Whilst drinking away, another boat moored up next to ours and was full of South Americans. So they hopped onto our boat and joined the party. I don’t think i’ve ever seen such a high level table football game. It was intense. I didn’t even know you could do half the things they were doing. The Vietnamese crew onboard had practised most days for about 3 years that they had run this tour so were complete experts.
And, after drinking some more, I eventually headed to bed.
The next day we didn’t do much other than chill some more on the boat, have some lunch and head back to Hanoi. So I took in some last views of the beautiful mountainous scenery and planned my next adventure.
With my new friends from Hanoi, we booked a tour through our hostel with some others to trek in the beautiful mountainous countryside of Sapa.
Sapa was located a little further north from Hanoi, so the tour started with an overnight sleeper bus to Sapa, leaving on the evening of Day 61, so that when we awoke in Sapa, this was the scene awaiting us…
The first day of our tour was a 13km trek through the countryside, reaching a homestay in the midst of Sapa, before another shorter day of trekking, returning back to Hanoi in the evening.
We were guided by a group of local women in traditional dress. They were lovely and amazingly fit at the same time – one of them did the trek whilst carrying a baby the entire way!
And so there were about 20 people in our group from the hostel including Anna, Angella and Mel that i’d already met. But there were some other awesome people I got to meet also…
There was a group of American girls with a guy that were all friends or family. The guy was training to be a Doctor so instantly got the nickname of Dr Karl and the girls were all a great laugh. They seemed to like my British humour too!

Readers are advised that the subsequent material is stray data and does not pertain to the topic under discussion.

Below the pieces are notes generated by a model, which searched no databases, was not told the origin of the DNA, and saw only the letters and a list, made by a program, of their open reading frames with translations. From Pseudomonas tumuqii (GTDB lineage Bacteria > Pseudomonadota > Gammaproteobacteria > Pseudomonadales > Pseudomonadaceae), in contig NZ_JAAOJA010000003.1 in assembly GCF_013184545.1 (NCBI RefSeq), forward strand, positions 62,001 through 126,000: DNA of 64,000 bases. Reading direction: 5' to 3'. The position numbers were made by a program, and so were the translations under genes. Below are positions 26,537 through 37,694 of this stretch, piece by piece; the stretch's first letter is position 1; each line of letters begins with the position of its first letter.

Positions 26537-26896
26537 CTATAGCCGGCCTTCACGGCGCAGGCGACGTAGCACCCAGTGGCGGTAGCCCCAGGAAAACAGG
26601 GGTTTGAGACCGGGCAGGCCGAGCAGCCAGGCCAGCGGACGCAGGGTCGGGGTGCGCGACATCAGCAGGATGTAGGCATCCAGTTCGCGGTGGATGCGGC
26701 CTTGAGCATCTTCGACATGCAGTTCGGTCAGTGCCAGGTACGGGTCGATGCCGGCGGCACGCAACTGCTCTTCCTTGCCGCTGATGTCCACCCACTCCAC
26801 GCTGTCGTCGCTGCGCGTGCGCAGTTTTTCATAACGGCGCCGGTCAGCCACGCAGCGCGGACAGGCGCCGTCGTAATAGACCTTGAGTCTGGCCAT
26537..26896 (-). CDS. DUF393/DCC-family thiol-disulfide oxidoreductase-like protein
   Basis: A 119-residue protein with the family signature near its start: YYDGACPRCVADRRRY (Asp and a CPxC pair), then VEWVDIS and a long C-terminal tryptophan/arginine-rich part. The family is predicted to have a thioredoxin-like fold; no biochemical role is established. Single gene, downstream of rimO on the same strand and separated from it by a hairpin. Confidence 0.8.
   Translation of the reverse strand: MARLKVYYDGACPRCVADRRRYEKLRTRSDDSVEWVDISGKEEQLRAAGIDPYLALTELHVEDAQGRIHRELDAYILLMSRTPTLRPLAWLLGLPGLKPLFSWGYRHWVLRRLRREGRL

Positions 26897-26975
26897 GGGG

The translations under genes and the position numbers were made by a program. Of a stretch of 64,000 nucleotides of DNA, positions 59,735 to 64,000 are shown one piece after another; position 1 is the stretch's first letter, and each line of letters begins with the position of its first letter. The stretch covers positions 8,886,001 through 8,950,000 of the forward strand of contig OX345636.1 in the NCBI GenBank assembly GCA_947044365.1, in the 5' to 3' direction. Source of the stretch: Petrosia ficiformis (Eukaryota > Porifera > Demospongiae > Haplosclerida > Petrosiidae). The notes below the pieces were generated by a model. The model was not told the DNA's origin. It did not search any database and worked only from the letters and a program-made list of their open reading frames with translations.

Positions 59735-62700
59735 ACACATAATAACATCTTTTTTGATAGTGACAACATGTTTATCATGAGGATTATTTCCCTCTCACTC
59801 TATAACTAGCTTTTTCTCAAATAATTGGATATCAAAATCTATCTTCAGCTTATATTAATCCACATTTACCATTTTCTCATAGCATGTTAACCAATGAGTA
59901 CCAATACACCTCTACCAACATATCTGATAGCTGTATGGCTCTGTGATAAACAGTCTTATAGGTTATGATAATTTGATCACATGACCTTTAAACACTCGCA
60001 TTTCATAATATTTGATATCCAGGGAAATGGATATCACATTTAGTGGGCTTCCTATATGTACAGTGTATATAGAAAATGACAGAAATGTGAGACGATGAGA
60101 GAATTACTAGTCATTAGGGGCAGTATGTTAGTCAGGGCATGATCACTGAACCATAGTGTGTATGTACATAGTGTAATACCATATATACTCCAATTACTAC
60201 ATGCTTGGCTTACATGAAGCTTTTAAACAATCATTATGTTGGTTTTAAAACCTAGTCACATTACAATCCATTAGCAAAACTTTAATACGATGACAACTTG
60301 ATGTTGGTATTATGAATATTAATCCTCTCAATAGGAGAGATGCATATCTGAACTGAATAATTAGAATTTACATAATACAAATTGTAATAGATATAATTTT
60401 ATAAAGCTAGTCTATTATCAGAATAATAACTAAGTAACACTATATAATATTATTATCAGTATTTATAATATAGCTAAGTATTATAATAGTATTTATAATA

There were some other American girls travelling alone, one of which had been working as a teacher in Vietnam.
Oh and there were a couple of Dutch guys that had been travelling for 11 months! This was their final stop before going home which was kind of sad for them. Again, amazing laugh and we were constantly joking around.
The trek brought some AMAZING VIEWS but don’t take my word for it. Just look below…
The trek itself was quite long and ended up destroying my Vans shoes i’d taken along. At one point I managed to step into a mud puddle which completely buried my feet. Oh well.. Mel had managed to slip down a hill, rolling down it but luckily was OK.
A lot of the local children were quite friendly, but i’m glad I wasn’t a girl during the trip. Local children had made these little bracelets and were constantly trying to sell them to the girls in our group.
Eventually we made it to our accomodation overnight. We were in a giant barn conversion, sleeping on little mattresses with mosquito nets over us.
When our group got there, we chilled, had some beers, played some cards and just chatted really. As the evening went on, we took it in turns to have a shower, had some group dinner, and then the power went as there was a storm so we all huddled together in the barn.
Before retiring to bed…
The next day we trekked our return, a much shorter 4km or so where we were taken to somewhere to have lunch before being told a van would take us to the nearby town.
The van soon collected us to to the town to have a few hours of free time before we would get our return bus to Hanoi. Me, the Dutch guys, and Dr Karl decided to check out a café with quite some view, and sit back with cake.
And then our time was up, we headed back to the coach station, narrowly avoided missing our bus and were returned to the hostel in Hanoi where I had an overnight sleep before my next trip, this time to Halong Bay!
To get to Hanoi from Huế I bought a train ticket from baolau.vn. Then it was a case of enduring a 12 hour train journey that set off around 6am heading all the way to the north.
I actually bought myself the best ticket you could which was a 4 bed soft sleeper compartment. It’s not bad for Vietnam but don’t expect amazing luxury… Someone had already been in my bed before me and I saw a couple rats scuttle across the floor at one stage. Also, I’ve refrained from posting a picture of the toilet onboard (great views for everyone outside)!
Still, I got to Hanoi train station in one piece and having endured enough crappy taxi drivers thus far, I decided i’d rather walk for 30 mins through Hanoi to get to my hostel.